I feel like some of these tropes also give the idea that, if you become sick or disabled, you either get better or you die. That’s also not true, and that belief is why so many people don’t understand and get fed up after a while with people who have chronic illness and mental illness.
The sad porn, burdensome, and villain tropes dehumanize disabled people, other us, turn us into objects or the enemy. They add to the idea that we’re just burdens on people and society in general and therefore less deserving of life, respect, autonomy, and happiness.
And slurs, well, that one is obvious, right? Sometimes it’s a purposeful choice for a character to use them, but sometimes it feels more like real life ableism (even if accidental), like when they’re used casually in a book’s description.
Why It’s Not Always Bad
TLDR: Certain tropes/rep are bad. Others can be bad, but it depends on context and portrayal. But there should be room for all types of disabled experiences, feelings, and fantasies in fiction. Bad rep will always end up out there, and I think gatekeeping will just lead to more disabled writers being silenced or harmed.
I am going to go ahead and say some of the tropes mentioned above are always bad. A missing limb shouldn’t just disappear and reappear when convenient. Disabilities should be researched so as to not be wildly inaccurate. And if you’re going to write a book just to portray a disabled character as a burden, I recommend you take some time to really consider your beliefs and prejudices and learn about the experiences of disabled people.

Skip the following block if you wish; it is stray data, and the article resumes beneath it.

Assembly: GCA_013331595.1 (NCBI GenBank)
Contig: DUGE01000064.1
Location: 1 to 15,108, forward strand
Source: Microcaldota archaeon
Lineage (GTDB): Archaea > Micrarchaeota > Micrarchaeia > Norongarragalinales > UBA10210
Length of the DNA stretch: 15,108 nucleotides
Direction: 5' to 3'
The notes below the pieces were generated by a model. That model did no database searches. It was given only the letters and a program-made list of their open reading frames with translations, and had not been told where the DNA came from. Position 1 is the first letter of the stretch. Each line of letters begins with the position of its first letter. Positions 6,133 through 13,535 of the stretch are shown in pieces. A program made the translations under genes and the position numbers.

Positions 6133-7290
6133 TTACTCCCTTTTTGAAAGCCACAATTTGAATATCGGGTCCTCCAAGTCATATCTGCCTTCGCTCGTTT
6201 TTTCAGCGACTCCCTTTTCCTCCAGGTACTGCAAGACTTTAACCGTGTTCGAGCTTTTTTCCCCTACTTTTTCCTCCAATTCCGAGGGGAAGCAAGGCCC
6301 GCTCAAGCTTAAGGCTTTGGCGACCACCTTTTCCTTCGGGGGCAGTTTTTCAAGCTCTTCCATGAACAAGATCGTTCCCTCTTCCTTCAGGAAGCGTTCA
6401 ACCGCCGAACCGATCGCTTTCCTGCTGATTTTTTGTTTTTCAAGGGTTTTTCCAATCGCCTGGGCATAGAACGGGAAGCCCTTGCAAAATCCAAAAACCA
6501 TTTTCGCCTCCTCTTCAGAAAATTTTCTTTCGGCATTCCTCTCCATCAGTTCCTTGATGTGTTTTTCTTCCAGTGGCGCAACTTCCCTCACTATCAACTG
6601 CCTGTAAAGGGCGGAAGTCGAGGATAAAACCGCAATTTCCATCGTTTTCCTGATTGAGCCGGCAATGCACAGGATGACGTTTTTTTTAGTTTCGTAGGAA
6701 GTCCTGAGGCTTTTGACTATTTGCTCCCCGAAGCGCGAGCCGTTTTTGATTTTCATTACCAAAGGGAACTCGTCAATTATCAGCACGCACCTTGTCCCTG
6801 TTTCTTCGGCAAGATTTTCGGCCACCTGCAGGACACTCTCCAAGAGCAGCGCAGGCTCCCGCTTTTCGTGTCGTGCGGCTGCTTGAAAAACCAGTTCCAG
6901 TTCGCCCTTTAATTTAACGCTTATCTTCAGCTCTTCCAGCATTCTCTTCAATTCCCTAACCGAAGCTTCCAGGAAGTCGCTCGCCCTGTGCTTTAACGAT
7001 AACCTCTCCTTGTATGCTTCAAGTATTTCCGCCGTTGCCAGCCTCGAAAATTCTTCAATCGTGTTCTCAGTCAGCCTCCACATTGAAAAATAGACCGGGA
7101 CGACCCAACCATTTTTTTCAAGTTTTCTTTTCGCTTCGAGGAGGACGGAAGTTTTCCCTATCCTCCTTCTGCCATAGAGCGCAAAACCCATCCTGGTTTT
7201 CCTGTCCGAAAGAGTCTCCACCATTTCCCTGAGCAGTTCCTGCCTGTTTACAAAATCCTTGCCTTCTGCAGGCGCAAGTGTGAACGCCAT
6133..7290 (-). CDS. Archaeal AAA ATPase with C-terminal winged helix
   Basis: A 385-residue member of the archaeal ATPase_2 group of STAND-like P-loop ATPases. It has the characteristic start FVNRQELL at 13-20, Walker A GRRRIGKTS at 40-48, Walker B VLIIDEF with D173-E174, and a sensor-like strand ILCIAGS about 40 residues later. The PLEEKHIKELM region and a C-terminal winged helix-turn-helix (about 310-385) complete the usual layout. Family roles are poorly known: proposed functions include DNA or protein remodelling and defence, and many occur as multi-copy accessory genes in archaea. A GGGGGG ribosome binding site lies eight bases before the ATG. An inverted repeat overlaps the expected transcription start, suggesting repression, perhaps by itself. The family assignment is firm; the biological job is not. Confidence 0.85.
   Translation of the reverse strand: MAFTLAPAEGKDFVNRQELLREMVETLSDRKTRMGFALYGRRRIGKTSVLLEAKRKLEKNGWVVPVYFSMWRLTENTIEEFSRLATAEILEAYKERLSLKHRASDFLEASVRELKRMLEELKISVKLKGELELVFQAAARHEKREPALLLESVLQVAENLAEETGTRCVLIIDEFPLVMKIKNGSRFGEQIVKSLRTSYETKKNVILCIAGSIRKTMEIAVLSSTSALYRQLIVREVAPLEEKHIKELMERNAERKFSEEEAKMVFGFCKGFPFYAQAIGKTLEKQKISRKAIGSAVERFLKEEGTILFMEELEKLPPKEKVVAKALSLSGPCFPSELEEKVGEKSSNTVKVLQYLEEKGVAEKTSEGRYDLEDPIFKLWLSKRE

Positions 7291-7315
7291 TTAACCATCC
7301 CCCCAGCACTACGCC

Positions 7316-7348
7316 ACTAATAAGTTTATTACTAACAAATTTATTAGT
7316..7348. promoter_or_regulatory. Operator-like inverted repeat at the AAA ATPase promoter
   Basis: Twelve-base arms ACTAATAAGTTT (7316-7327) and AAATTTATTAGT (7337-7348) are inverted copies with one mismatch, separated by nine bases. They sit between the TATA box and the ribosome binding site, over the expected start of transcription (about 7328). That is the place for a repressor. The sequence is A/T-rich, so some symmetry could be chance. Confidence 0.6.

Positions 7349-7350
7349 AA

But high-tech/magic cures and compensation? Not necessarily bad. Because disabled writers and readers exist. Sometimes disabled writers want to write stories with magical cures or compensation. Sometimes disabled readers want to read those stories. Sometimes people want to explore the creative possibilities that may come with a sci-fi or fantasy world. And who am I—who is anyone—to say they shouldn’t be allowed? Or that it’s automatically bad representation? It’s a trope I personally dislike (at this point in time), but I do think there are ways to do it well. I also did say in my previous post that I don’t feel it’s my place to tell anyone, disabled or not, that they can never use magical cures or technology, since sometimes it might be necessary for the story they want to tell.